Thus, we held a Professional Development Workshop at the Copperbelt University on May 21st, 2015 for any young professionals who were interested. Sessions included basic job application skills, such as using LinkedIn or how to set up informational interviews, resume and CV building, and actually sitting down and practicing with sample interview questions.

We only took about 3 hours to do this, so our workshop was not exhaustive. We could have talked about professional development for days, there are so many different things to learn. But afterwards we answered the questions we could, exchanged contacts, and sent participants so many materials with job search boards, career advice websites, and other interview resources they could use in their future career search endeavors.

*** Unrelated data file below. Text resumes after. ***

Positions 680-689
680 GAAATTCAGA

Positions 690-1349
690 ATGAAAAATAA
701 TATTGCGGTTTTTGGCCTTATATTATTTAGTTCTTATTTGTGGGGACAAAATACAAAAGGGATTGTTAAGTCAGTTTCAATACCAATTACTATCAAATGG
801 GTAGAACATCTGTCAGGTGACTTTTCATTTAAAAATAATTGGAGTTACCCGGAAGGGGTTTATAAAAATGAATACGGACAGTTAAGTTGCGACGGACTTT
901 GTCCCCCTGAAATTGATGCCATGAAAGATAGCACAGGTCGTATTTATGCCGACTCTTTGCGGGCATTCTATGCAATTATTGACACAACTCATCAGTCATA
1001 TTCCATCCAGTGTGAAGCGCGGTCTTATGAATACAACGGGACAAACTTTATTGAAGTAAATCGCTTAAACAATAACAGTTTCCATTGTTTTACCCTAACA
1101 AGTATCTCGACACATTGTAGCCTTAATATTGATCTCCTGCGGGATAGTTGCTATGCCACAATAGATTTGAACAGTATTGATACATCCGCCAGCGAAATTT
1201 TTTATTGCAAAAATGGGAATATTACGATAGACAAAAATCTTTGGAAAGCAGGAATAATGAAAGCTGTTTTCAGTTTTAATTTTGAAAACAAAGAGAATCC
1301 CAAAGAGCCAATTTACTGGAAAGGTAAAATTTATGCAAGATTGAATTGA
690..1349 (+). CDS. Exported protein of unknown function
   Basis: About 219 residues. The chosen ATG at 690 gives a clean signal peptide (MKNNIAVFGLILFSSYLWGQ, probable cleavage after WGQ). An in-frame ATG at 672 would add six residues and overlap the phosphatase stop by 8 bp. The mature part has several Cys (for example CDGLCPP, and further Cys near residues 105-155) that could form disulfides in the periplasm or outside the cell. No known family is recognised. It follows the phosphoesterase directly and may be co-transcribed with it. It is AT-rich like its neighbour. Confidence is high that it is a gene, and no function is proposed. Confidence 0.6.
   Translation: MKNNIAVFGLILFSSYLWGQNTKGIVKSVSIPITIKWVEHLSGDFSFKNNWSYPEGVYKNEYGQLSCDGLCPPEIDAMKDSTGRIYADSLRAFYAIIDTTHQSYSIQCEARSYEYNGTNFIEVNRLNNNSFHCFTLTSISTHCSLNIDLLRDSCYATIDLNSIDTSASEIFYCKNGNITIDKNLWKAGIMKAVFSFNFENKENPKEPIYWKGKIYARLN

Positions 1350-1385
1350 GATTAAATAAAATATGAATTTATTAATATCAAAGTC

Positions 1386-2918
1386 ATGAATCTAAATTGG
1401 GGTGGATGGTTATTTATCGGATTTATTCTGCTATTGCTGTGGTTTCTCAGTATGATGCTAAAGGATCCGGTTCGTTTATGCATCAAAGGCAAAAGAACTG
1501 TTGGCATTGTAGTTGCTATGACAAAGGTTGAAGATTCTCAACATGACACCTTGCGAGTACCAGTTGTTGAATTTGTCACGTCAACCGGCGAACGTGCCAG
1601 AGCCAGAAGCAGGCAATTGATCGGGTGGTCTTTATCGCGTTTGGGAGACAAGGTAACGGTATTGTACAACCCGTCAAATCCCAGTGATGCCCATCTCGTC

To make it even better, to support us 5 current ZamFam fellows, 3 alumni, and 1 program staff from GHC came for the event. It was amazing to share our lives on the Copperbelt with so many people at once and to receive their support in a project that was so dear to us.

Now that the workshop has passed, another workshop was held in Lusaka by ZamFam Alumni to continue promoting professional development. I feel like I am a bit more equipped, after researching so many career advice platforms, to apply for jobs and it is helping me in my search. And I notice the need for improved application skills through my interactions at work with grant proposals and other friends applying to opportunities.

The workshop gave Mwansa and me an opportunity to exercise our event planning and programming skills. It kept us really busy for a long time, and it was awesome to go through the steps of planning and providing a much-needed opportunity. I never knew that professional development would then become something that we are both passionate about now, but it kind of has. I am excited to see how we can integrate this event into a permanent GHC recruitment process for Zambia next year!